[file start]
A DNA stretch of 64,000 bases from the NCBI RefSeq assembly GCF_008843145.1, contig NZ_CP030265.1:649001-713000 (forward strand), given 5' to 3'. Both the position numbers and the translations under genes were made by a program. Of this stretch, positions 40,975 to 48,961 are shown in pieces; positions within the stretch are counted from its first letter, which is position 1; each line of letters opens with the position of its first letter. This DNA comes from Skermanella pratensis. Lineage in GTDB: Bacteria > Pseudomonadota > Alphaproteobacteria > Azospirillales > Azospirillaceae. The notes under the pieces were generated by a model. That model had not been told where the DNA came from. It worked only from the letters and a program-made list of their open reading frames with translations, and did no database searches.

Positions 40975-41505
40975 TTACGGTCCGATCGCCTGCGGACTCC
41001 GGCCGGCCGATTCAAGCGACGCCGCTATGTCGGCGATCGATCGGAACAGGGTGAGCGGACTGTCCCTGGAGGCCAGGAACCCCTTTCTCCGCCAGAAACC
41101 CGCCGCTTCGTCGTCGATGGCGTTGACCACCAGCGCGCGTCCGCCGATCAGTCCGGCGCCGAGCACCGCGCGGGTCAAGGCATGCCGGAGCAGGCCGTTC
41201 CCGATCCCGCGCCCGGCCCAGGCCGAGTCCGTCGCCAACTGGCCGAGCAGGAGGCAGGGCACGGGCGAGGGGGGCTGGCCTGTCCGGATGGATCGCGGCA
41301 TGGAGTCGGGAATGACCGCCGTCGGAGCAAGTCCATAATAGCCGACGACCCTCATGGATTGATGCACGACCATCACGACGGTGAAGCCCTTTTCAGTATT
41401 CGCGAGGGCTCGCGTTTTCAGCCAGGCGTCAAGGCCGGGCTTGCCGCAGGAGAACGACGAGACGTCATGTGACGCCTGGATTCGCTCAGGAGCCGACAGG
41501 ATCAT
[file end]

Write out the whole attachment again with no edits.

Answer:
A DNA stretch of 64,000 bases from the NCBI RefSeq assembly GCF_008843145.1, contig NZ_CP030265.1:649001-713000 (forward strand), given 5' to 3'. Both the position numbers and the translations under genes were made by a program. Of this stretch, positions 40,975 to 48,961 are shown in pieces; positions within the stretch are counted from its first letter, which is position 1; each line of letters opens with the position of its first letter. This DNA comes from Skermanella pratensis. Lineage in GTDB: Bacteria > Pseudomonadota > Alphaproteobacteria > Azospirillales > Azospirillaceae. The notes under the pieces were generated by a model. That model had not been told where the DNA came from. It worked only from the letters and a program-made list of their open reading frames with translations, and did no database searches.

Positions 40975-41505
40975 TTACGGTCCGATCGCCTGCGGACTCC
41001 GGCCGGCCGATTCAAGCGACGCCGCTATGTCGGCGATCGATCGGAACAGGGTGAGCGGACTGTCCCTGGAGGCCAGGAACCCCTTTCTCCGCCAGAAACC
41101 CGCCGCTTCGTCGTCGATGGCGTTGACCACCAGCGCGCGTCCGCCGATCAGTCCGGCGCCGAGCACCGCGCGGGTCAAGGCATGCCGGAGCAGGCCGTTC
41201 CCGATCCCGCGCCCGGCCCAGGCCGAGTCCGTCGCCAACTGGCCGAGCAGGAGGCAGGGCACGGGCGAGGGGGGCTGGCCTGTCCGGATGGATCGCGGCA
41301 TGGAGTCGGGAATGACCGCCGTCGGAGCAAGTCCATAATAGCCGACGACCCTCATGGATTGATGCACGACCATCACGACGGTGAAGCCCTTTTCAGTATT
41401 CGCGAGGGCTCGCGTTTTCAGCCAGGCGTCAAGGCCGGGCTTGCCGCAGGAGAACGACGAGACGTCATGTGACGCCTGGATTCGCTCAGGAGCCGACAGG
41501 ATCAT